Some find it helpful to set a timer for anywhere from 5 to 30 minutes to provide structure. If this works for you, set an alarm and write continuously for that allotted amount of time. You can also set a word or page limit while journaling. 

It’s helpful to seek out a calming, quiet space that is free of distractions. A cozy armchair, your bed with a candle lit nearby, or outdoors with a cup of coffee are all options for creating a special journaling spot.


3. Time to write it all out.  

So, you’ve carved out space and time, have your journal in-hand, but now what? The blank page can be intimidating, so try your best to make this a judgment-free zone. There are no rules when it comes to content for your journal. You may want to write about your day, how you’re feeling, or something noteworthy that happened.   

Many find it helpful to start with a free writing session in which they simply write down their stream of consciousness. This is a time to shut off your internal editor and let the thoughts simply flow. Whatever comes into your mind is reflected on the page in free writing sessions.  

Some people find it cathartic to write letters to others without the intention of actually sending them to the imagined recipient. It can be incredibly therapeutic to express your feelings to someone who has hurt you, someone who has inspired you, or even writing a letter to your younger self.


4. Consider using a prompt.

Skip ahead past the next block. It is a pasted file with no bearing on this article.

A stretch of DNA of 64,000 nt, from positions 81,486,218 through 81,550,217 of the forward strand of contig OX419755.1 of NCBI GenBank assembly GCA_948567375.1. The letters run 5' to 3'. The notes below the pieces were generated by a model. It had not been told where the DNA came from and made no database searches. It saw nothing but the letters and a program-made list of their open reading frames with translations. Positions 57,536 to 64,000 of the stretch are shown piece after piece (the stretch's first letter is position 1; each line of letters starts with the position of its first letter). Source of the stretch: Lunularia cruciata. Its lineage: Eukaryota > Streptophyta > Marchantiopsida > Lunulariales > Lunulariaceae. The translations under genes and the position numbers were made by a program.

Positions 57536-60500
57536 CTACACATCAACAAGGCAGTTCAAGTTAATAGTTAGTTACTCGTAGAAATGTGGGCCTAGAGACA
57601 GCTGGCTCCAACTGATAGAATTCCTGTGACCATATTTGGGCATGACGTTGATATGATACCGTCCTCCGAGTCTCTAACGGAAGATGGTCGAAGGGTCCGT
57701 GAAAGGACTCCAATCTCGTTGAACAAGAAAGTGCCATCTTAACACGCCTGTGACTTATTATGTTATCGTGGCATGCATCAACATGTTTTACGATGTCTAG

If you’re in need of inspiration, journal prompts can help to ignite your imagination and open your mind. Here are a few journal prompt suggestions:  

  • How am I feeling today? 
  • What did I learn yesterday? 
  • What am I grateful for?  
  • What are the words I need to hear today? 
  • What is the greatest gift I ever received? 
  • When do I feel most connected to other people? 
  • Write about one of your happiest memories.  
  • Write about a risk youve taken.  
  • Write about a recent challenge that you faced.  

If you find yourself getting stuck on what to write, consider creating a journal jar. All you’ll need is a dedicated jar or mug from around your house. Write or print out thoughtful journal prompts on small slips of paper, fold up, and put inside of your jar. The prompts can also be as simple as one word. As you prepare to write each day, pull a piece of paper from the jar and use the prompt to get you started. You can get creative by adding inspirational quotes or images cut from magazines.  

Above all, remember that your journal is a safe space for you to express yourself. Try not to not get too caught up in spelling, grammar, or attempting to be too deep or insightful. Your writing is not intended for an audience, so give yourself permission to be as raw and unfiltered as possible. Again, your journal is a judgment-free, publishing-free, sharing-free zone. It’s just a place to put down the load you’re carrying, help you sort through thoughts, and process.  

As you build upon your practice, revisiting journal entries from days and weeks back can be helpful in gaining perspective. It may take some time to find your groove. Try out different styles of journaling and see what feels best for you. The more you write, the easier it will become. Happy journaling!